Senate Rules Committee considers elections and AI legislation ahead of 2024 General Elections

Senate Rules Committee held business meeting on May 15 to markup and consider legislation on the role of artificial intelligence in elections.

Image of GettyImages-1281545908.jpg

U.S. Senate eyes funding the Affordable Connectivity Program through broader telecommunications package

The ACP is under a short timeline to receive additional funding. After May 31, all 23 million enrolled households will cease to receive any benefit from the program. Several Senate proposals could lead to expedited passage of funding to save the program.

US Capitol

Legislation to restore advance refunding for tax-exempt municipal bonds introduced in U.S. House of Representatives

The Local Infrastructure Financing Tools (LIFT) Act would restore advance refunding of tax-exempt municipal bonds, a critical tool for county municipal finance.

US Capitol
Press Release

Local Government Leaders Urge Congress to Protect Recovery Fund Flexibility

The National Association of Counties, the National League of Cities and the Government Finance Officers Association issued a statement urging Congress to oppose a Congressional Review Act joint resolution.

THE_County Countdown_working_image-4.png

County Countdown – May 7, 2024

Every other week, NACo’s County Countdown reviews top federal policy advocacy items with an eye towards counties and the intergovernmental partnership.

Upcoming Events


Beautifying Brownfields: An Unexpected Opportunity for Your Coal Community

Join the BRECC National Network this May and learn how key federal resources can support innovative brownfield redevelopment projects in energy communities.

Cityscape divided on a highway; on the left, data is escaping to the atmosphere. On the right, data is formed into useful charts and graphs

2024’s Top Tech-tonic Shifts in Local Government

In this session, we’ll uncover research on the changes and trends affecting local governments. You’ll walk away with a better understanding of the transitions happening in 2024 and beyond. 

Harris County, Texas Commissioner Adrian Garcia describes how no zoning does not necessarily mean no problems when it comes to promoting housing affordability. Photo by Josh Reed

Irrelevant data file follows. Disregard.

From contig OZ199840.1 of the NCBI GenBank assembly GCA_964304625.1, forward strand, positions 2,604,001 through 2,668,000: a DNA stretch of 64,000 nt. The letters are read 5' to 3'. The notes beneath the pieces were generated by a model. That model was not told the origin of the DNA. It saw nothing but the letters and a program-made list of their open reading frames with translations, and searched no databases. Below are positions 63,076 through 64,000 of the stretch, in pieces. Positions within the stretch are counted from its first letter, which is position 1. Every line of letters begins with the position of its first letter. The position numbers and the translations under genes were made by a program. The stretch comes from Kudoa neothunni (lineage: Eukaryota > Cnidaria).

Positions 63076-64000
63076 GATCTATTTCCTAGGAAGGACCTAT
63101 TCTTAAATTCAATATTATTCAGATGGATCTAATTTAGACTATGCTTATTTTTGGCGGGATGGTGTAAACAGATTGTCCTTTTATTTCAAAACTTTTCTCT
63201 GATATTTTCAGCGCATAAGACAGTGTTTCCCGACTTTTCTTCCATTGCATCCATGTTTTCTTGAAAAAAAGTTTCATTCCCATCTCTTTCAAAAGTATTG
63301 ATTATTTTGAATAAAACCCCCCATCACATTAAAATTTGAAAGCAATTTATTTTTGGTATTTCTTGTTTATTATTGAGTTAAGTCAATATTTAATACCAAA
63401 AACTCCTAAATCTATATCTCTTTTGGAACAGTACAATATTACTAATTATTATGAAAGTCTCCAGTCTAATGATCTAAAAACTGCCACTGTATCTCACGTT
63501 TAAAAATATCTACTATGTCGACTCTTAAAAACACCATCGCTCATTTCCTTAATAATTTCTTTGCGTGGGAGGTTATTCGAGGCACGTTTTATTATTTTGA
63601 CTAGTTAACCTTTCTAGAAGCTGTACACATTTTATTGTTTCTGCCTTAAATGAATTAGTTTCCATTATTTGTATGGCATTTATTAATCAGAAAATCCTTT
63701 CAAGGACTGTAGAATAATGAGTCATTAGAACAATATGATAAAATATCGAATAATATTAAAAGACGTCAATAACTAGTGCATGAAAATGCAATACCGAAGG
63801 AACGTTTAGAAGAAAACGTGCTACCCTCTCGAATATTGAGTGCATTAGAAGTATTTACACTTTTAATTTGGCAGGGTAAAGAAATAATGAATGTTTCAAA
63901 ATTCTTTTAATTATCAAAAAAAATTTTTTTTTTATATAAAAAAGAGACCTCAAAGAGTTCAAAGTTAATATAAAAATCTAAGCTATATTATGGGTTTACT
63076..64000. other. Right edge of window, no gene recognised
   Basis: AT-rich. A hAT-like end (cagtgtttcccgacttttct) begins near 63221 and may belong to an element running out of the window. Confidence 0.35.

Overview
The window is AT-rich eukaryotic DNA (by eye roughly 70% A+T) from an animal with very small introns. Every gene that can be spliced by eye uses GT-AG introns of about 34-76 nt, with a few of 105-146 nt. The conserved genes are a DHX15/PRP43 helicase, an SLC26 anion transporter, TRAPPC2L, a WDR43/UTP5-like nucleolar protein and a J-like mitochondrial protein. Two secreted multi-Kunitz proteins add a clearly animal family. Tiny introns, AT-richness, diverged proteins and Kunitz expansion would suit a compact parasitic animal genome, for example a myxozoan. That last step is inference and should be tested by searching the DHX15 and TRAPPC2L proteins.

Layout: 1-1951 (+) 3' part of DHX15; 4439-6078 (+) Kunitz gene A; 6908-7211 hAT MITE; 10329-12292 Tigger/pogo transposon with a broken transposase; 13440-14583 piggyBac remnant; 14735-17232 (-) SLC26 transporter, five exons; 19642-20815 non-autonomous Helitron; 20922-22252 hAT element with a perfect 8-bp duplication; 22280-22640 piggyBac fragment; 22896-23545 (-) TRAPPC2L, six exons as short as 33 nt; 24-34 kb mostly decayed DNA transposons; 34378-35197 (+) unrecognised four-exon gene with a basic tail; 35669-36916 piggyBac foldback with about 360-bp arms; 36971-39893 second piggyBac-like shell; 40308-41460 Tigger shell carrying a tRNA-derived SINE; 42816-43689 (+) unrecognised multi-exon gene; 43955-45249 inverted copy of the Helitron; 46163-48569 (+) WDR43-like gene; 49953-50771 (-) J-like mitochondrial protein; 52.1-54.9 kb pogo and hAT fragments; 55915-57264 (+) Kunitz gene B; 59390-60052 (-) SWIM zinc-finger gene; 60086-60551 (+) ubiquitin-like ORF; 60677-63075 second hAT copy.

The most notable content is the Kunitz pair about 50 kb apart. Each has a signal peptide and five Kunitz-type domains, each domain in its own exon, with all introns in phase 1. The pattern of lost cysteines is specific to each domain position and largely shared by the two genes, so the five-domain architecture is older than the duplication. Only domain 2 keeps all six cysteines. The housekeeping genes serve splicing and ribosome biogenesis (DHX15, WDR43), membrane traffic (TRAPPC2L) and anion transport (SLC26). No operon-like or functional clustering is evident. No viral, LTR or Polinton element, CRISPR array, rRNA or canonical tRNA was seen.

Robert's Rules 101: Mastering the Basics

Robert’s Rules can help you run an efficient, effective meeting – who wouldn’t want that! This virtual workshop, a part of the County Leadership Curriculum, teaches the basics of Robert's Rules and how to apply them.

Meeting attendees listen to a presenter

Global Connections for Your Local Economy Series #5: Wrap Up Discussion and NACo Resources

 If you’re ready to take your county’s economic development to the next level, join the International Economic Development Task Force throughout this Spring for a special virtual training series on how to bring jobs and capital to your community through foreign investment.

Image of financials-v2.jpg

Protected Retirement Solutions for County Employees

Employees are looking to employers for guaranteed income solutions. This workshop will focus on key strategies and solutions available to employees through 457(b) Supplemental Retirement Plans such as the Protected Retirement Solutions suite of investment products.

Image of Finance.jpg

Navigating the Future of Public Finance: 2024 Top 10 Economic Outlook Mid-Year Update- Assessing Developments and Implications

As we reach the midpoint of 2024, this webinar will explore the key insights and significant developments that have unfolded in 2024. Explore critical factors such as interest rate movements, the evolving economic landscape, inflation trends, and shifts in the role of cash as an income-generating asset.